Greece’s 2011 budget deficit will be higher than originally thought. Just how high remains a point of disagreement between the Greek government and officials from the IMF and EU, as talks over handing over the next tranche of aid to the ailing euro zone member continue in Athens.
Reuters reports that sources close to the IMF and EU now see the deficit hitting 8.6 percent of gross domestic product while the Greek government put the number closer to 8 percent, blaming a deeper than expected recession.
The IMF and EU, while aware of the recessionary impact, are reported to believe failure to implement medium-term fiscal plans are behind the higher than expected shortfall.
On Thursday, an economist in charge of Greece’s independent parliamentary budget committee, Stella-Savva Balfousia, resigned after saying Greece’s public debt dynamics where out of control and criticizing the government, which yesterday claimed the committee she led “lacks credibility.”
The news saw heavy losses on the Greek market at the open while bond spreads versus the German bund also widened.
This is worrying analysts at Credit Suisse, who believe Greece’s fiscal position is "disturbing."
“Further economic weakness expected this year, partly driven by the global slowdown, can only make things worse also on the fiscal front,” said Christel Aranda-Hassel from the economics team at Credit Suisse in London in a research note.
There are also fears over the viability of the Greek government’s privatization program, according to Aranda-Hassel.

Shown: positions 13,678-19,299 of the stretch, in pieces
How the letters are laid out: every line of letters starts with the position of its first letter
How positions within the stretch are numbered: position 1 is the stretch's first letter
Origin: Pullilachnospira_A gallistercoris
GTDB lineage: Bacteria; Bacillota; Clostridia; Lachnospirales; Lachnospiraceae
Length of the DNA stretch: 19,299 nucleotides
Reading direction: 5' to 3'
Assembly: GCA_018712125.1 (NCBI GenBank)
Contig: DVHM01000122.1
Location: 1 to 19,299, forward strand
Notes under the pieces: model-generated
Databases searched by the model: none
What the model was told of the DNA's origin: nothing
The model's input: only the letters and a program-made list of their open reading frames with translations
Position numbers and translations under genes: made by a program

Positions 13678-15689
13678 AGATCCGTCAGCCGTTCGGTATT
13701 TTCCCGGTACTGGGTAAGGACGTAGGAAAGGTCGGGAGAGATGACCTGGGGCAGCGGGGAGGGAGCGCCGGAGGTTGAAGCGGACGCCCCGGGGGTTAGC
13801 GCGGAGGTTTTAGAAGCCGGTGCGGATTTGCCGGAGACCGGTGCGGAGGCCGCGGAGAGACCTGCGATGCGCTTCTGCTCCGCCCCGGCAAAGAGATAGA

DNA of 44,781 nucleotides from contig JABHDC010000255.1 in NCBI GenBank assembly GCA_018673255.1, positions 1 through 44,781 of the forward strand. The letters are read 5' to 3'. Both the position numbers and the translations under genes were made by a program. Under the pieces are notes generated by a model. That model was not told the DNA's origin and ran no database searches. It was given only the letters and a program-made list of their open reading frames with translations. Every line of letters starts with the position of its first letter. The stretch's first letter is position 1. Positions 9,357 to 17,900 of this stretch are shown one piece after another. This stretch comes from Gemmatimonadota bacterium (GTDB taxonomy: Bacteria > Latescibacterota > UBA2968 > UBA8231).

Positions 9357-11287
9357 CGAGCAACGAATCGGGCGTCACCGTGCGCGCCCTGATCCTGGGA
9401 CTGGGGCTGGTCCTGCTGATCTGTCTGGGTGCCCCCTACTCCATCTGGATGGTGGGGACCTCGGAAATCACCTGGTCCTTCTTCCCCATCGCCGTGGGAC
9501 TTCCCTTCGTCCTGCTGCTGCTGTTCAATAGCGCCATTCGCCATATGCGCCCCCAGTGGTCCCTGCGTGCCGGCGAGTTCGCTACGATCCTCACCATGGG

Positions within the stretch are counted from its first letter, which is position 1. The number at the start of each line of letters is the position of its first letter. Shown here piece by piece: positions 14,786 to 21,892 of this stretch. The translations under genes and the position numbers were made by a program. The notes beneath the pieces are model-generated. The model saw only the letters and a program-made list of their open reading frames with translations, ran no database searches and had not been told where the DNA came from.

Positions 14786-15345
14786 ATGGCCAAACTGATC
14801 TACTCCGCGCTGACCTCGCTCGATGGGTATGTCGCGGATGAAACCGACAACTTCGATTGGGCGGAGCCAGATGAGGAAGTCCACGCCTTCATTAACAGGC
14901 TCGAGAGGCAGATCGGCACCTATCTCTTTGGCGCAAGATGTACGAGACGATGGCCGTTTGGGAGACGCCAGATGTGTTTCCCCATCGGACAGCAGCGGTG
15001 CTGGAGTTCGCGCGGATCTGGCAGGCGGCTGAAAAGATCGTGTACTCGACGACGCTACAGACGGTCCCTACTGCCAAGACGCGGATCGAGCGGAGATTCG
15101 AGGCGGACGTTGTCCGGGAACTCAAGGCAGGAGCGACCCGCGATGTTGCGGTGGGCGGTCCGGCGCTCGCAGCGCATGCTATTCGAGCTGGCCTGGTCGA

“The severe decline in the Greek stock market in the past few months is complicating further the already challenging task of quickly selling significant Greek government assets,” Aranda-Hassel added.
Finland’s demands for collateral against any money it lends to Greece are also a worry but could be about to be resolved, with the Finish finance minister expected in Berlin for talks on Tuesday the 6th of September.
The problem of Finland being allowed a "free lunch" is that others could demand the same treatment but will be addressed, in Aranda-Hassel’s view, at the next meeting of euro zone finance ministers on September 16/17.
If the Finish problem can be overcome there remain major doubts about the level of private sector participation in a Greek debt swap at the heart of the second rescue package for Athens.
The Greek government has said that without 90 percent participation the deal could die and reports indicate only 60-70 percent of private bond holders have yet to sign up to the deal.
“There is a clear risk that participation ends up lower than targeted,” said Aranda-Hassel, who thinks any shortfall can be overcome. “We think that the exchange will go ahead also with a somewhat lower participation rate.”
The initial proposal assumes that 135 billion euros ($191.7 billion) will be rolled over given that 150 billion of bonds in the hand of the private sector mature between now and 2020, according to the Credit Suisse analyst.
"Assuming illustratively that a 75 percent participation rate is reached, then the 'funding gap' amounts to €22.5 billion over the next 10 years – or around 1 percent of GDP worth of additional funding per year: an amount that should be manageable," Aranda-Hassel wrote.